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Statement by the U.K. Association of Cancer Registries (UKACR) on the General Medical Council (GMC) Guidance on Confidentiality.

BMJ 2000; 321 doi: http://dx.doi.org/10.1136/bmj.321.7265.854/d (Published 07 October 2000) Cite this as: BMJ 2000;321:854

2 October 2000

1. The UKACR views with considerable concern the Guidance on Confidentiality recently issued to all doctors by the GMC. Paragraph 27 of the Guidance states:

“The automatic transfer of personal information to a registry, whether by electronic or other means, before informing the patient that the information will be passed on, is unacceptable save in the most exceptional circumstances.”

2. Supply of information on cancer patients to the relevant regional cancer registry has been a mandatory requirement within the NHS since 1 July 1993. Cancer registries are registered under the Data Protection Act. They operate stringent data security and confidentiality policies. They have an unblemished record on security. Their production of public health information for government and the public is unrivalled. Their use for research into the causes, diagnosis, treatment and outcome of cancer has been extraordinarily productive: the research has an international reputation.

3. The recently published House of Commons Science and Technology Committee Report on Cancer Research states (paras 96 & 97): (http://www.publications.parliament.uk/pa/cm199900/cmselect/cmsctech/332/33202.htm)

“In order to evaluate progress in the prevention and treatment of cancer, it is vital to know the number of people who develop the different forms of the disease each year (incidence) and their survival rates …. Cancer registries provide this information. Registries collect data for all cancer patients in a defined population, and they provide a detailed and evolving picture of the public health burden of cancer. The UK has been covered since 1962 …. It is the largest national cancer registration system in the world”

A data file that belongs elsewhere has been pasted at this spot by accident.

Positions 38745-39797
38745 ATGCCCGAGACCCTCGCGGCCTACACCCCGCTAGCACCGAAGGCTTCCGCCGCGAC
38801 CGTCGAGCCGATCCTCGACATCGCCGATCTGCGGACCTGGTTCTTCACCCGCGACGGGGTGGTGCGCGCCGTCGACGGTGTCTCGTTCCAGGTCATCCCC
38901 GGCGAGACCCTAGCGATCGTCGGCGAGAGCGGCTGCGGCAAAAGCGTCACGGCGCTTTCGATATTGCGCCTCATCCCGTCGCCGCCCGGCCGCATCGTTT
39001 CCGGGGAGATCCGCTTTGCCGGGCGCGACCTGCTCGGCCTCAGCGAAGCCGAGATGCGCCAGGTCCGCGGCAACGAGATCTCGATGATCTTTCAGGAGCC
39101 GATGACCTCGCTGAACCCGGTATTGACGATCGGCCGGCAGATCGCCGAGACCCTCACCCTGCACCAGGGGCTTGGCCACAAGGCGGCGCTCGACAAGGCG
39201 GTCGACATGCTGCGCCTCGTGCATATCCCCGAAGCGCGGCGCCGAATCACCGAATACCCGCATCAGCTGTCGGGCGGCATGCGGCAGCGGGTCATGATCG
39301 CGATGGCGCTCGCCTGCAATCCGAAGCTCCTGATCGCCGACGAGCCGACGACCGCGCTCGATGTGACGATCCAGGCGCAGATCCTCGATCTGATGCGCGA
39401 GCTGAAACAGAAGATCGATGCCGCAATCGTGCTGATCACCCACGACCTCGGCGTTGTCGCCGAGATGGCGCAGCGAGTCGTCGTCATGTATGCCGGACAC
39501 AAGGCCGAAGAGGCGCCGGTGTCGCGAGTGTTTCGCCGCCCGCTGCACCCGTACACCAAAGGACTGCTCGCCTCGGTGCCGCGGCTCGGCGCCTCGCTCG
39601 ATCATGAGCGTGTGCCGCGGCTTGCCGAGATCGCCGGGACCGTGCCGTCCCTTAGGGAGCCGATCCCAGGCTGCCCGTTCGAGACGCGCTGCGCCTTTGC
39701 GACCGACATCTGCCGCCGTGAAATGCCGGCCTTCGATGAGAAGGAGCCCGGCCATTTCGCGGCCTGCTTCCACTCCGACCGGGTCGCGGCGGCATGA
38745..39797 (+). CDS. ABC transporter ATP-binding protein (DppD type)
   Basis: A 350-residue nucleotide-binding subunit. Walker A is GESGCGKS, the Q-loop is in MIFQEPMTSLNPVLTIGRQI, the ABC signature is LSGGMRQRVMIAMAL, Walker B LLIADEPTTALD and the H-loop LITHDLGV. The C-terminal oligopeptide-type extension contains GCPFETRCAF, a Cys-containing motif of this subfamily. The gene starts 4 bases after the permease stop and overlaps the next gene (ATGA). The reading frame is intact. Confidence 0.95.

4. Currently information about cancer patients is passed from NHS Trusts and General Practitioners to NHS Cancer Registries on the basis of implied consent in line with current Department of Health guidance. This information is not anonymous because personal identifiers are required to cross-check data obtained from different sources, an essential component of quality control, and for the linkage of registrations with death certificates to estimate survival. The acquisition of registry data in this manner has not led to any confidentiality concerns. Routine information output from registries is always based on aggregated anonymised data. On some occasions, usually for research and clinical audit purposes, identifiable data are required from registries. Appropriate consent and ethics committee approval is always obtained in such situations.

5. The effect of the GMC guidance will be to require explicit consent from every person with newly diagnosed cancer (over 280000 per year in the U.K.) before information about them can be passed to cancer registries. It has been shown from experience in Germany and elsewhere that this would be logistically unmanageable and unworkable in practice. It would in effect destroy the population-based coverage of cancer registries. The hypothetical additional safeguards introduced by explicit consent are likely to be negligible in comparison with the potential loss to the whole community and to future cancer patients if this population basis becomes compromised. It is also likely that the process of seeking consent at a particularly stressful time may jeopardise the relationship between the cancer patient and those providing care.

6. The NHS Cancer Plan, published on September 27th 2000 (http://www.doh.gov.uk/cancer/cancerplan.htm) states (para 6.25):

“… public health benefits depend on the completeness of cancer registration in the population. The government is determined to secure the future of cancer registration and will take the necessary action to do this”

7. The UKACR is in agreement with the House of Commons Select Committee that the Government should, as a priority, introduce legislation to make cancer registration a legal requirement in order to provide explicit clarification on this issue. However legislation takes time and it would be a national medical disaster if, in the interim, cancer registration were to cease. This is, however, a likely consequence of the GMC guidance.

8. The UKACR calls upon the Government to make good its pledge in the NHS Cancer Plan and indicate:

a, how it intends to secure the future of cancer registration

b, how it intends to respond to the Select Committee recommendation on legislation

c, what advice it gives to cancer registries and their data suppliers in the light of the GMC guidance.

For further information please contact:

Dr Monica Roche

Chair UKACR

01865 227040

or

Professor David Forman

Vice Chair UKACR

0113 392 4309